Parallel route usage & improvements

Parallel route usage and improvements manage traffic shifting from congested roads to underutilized roads, in order to reduce congestion and create route efficiencies.

Key characteristics






WSDOT regions


Strategy description

Primary roads that run parallel to highways often have underutilized vehicle capacity. This is most evident during incidents or abnormal traffic conditions on popular routes. Shifting drivers to other routes can help to improve travel times, reduce congestion, and keep traffic moving efficiently.

Parallel routes can be made more usable by increasing their capacity or integrating their operations with the primary route through coordinated signal timing.

Parallel route improvements may also include adding traveler information systems that provide real-time status updates to travelers during trip planning and en-route. Broadcast media, website, or social media-based traveler information may encourage drivers to defer their trip completely, alter their route, or opt to travel via a different mode before they set off. En-route traveler information, provided by dynamic roadside signs or in-vehicle navigation applications, can direct drivers to alternate parallel routes.

When to use this strategy

These parallel route usage strategies are beneficial for congested corridors where the parallel routes have capacity, but are not commonly utilized (especially during incidents or abnormal traffic conditions). However, pushing traffic onto smaller streets that are not intended for additional vehicles, such as residential streets, can result in disruption to local traffic and upset members of the community.

Strategy benefits:

  • Increases capacity or access by diverting traffic to underutilized roads, resulting in more efficient use of existing capacity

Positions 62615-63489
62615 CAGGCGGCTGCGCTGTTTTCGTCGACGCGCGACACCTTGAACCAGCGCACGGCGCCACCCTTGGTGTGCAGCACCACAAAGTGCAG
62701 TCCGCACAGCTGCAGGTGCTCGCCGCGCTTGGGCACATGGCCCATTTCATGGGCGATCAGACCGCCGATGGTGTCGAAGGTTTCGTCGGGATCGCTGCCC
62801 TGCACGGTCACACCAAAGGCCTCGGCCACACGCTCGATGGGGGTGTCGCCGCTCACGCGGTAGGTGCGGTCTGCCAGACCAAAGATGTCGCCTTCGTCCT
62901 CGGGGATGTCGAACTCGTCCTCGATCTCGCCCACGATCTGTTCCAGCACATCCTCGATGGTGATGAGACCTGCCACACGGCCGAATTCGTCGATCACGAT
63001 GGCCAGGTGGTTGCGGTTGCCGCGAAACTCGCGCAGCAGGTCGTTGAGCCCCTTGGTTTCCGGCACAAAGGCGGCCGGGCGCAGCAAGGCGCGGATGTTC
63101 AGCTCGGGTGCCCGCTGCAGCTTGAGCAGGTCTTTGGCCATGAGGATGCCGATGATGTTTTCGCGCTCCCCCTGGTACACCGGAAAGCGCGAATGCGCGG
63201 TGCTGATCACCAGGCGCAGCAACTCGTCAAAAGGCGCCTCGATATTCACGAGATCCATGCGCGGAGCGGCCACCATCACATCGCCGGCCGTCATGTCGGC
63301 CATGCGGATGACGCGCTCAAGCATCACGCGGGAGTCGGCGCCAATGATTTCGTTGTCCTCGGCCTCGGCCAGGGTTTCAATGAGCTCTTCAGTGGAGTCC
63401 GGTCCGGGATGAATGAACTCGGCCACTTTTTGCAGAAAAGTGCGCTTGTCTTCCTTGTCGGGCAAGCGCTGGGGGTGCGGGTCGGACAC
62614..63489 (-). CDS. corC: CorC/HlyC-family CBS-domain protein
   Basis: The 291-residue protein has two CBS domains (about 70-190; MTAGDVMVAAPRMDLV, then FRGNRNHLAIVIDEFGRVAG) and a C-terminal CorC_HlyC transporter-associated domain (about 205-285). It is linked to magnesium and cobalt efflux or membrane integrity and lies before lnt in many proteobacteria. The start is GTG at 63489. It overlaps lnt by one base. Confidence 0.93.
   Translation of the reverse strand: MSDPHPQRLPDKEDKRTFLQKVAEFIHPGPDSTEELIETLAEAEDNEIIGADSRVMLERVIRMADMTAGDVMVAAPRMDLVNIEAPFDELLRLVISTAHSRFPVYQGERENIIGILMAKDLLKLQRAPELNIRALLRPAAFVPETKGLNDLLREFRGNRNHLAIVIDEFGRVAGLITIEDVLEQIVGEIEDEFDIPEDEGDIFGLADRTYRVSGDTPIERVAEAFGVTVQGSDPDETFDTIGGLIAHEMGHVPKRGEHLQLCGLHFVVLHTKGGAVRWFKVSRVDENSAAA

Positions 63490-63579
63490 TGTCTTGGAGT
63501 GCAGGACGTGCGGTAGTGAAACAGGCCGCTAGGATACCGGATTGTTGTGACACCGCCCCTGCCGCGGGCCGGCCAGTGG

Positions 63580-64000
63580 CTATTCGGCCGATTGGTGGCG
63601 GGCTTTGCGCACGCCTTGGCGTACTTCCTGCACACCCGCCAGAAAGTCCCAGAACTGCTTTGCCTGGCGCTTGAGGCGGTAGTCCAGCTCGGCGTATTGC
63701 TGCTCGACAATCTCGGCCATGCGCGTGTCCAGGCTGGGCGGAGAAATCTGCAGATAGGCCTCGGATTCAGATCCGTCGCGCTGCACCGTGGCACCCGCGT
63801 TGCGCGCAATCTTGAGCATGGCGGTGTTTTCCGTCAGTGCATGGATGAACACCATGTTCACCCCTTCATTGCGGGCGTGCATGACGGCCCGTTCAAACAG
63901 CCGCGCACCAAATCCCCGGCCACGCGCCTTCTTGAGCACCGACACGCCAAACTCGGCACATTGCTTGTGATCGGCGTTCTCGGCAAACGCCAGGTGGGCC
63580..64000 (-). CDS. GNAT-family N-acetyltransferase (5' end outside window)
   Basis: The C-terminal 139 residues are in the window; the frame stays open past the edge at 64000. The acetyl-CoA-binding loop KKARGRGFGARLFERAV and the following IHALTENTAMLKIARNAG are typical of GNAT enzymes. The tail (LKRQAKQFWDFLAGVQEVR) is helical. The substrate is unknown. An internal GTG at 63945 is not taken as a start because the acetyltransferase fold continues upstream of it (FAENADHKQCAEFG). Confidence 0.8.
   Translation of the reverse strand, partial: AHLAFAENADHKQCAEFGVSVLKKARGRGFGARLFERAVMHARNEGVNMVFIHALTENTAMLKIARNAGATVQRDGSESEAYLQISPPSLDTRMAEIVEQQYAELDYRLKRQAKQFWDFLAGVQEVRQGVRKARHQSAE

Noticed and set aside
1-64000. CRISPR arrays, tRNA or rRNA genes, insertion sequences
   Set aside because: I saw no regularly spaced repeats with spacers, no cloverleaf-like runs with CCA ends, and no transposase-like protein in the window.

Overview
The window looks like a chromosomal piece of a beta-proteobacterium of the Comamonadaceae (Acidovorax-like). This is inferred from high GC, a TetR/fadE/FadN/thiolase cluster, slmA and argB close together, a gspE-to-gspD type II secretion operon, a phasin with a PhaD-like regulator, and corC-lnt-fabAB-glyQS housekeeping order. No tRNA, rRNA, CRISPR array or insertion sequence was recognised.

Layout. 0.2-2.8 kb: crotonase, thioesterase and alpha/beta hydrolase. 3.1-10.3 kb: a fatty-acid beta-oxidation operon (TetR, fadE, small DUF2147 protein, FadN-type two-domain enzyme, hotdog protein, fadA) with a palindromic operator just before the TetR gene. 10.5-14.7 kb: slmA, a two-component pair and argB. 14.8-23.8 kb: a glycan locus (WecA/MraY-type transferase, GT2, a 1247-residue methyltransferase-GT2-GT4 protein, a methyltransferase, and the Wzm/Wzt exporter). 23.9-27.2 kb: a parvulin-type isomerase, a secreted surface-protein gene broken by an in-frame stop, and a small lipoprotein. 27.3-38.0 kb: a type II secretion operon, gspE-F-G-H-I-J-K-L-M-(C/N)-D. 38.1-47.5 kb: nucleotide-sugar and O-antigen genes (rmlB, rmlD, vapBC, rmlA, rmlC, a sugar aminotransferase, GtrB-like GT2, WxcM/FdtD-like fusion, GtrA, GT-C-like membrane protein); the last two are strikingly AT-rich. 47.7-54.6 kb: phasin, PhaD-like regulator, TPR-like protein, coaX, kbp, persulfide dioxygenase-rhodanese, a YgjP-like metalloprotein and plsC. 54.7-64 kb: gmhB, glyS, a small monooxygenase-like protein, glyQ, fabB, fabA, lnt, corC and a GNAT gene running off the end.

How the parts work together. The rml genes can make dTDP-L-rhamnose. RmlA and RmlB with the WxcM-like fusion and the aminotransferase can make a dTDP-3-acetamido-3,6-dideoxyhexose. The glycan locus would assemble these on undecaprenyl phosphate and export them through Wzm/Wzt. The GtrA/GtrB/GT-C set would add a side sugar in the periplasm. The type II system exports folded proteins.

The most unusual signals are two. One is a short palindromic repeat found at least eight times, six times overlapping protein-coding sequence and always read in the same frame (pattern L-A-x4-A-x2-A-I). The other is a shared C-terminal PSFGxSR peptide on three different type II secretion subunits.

• Supports emergencies & unplanned events by opening the availability of redundant and detour routes in case of a closure or incident on one route

What you need in order to implement

Agency coordination needs:

  • The means to coordinate across jurisdictions on appropriate strategies
  • Agreement among the jurisdictions and agencies operating within a designated area about when to use the strategy, as well as what the specific approaches and response plans will be

Operations and technology needs:

  • Operational knowledge of the status of the road network, typically through traffic detection and a regional traffic management center (TMC) that oversees the system
  • Sign infrastructure to ensure that reliable alternate route information can be provided to drivers
  • Specific signage or physical street design changes for those streets that should not be part of rerouting/diversion strategies
  • Communications infrastructure and data standards that enable coordinated operations across multiple systems, agencies, and jurisdictions

Learn more about this strategy

U.S. Department of Transportation, The Role of Transportation Systems Management & Operations in Supporting Livability and Sustainability Chapter 4, Putting It All Together.

U.S. Department of Transportation, Integrated Corridor Management, Transit, and Mobility on Demand.

About key characteristics

Location notes:

Improving usage of parallel routes works well on busy highway and major road networks with viable alternate routes. It can be implemented quickly in regions with traffic management centers, and areas with robust centralized signal systems and communications infrastructure. 

Cost notes:

There are a wide range of costs depending on the extent of signage, detection equipment, and systems integration work required.

Technology notes:

Parallel route usage systems require reliable traffic detection, robust communications networks to share data between various agency systems, and sophisticated traffic management systems to generate alternate route suggestions during a traffic incident.

Collaboration notes:

Because facilities and services along a primary road are often independently operated by different jurisdictions and modal agencies, the concept of redistributing trips off of a primary road to a parallel route requires collaboration. Building intra-agency relationships and creating formal memoranda of understanding (MOU) are great ways to achieve this collaboration. Collaboration between agencies can then be used to further technical integration through consistent operating procedures, communications networks and data sharing, signal timing coordination, and planned responses for incident management.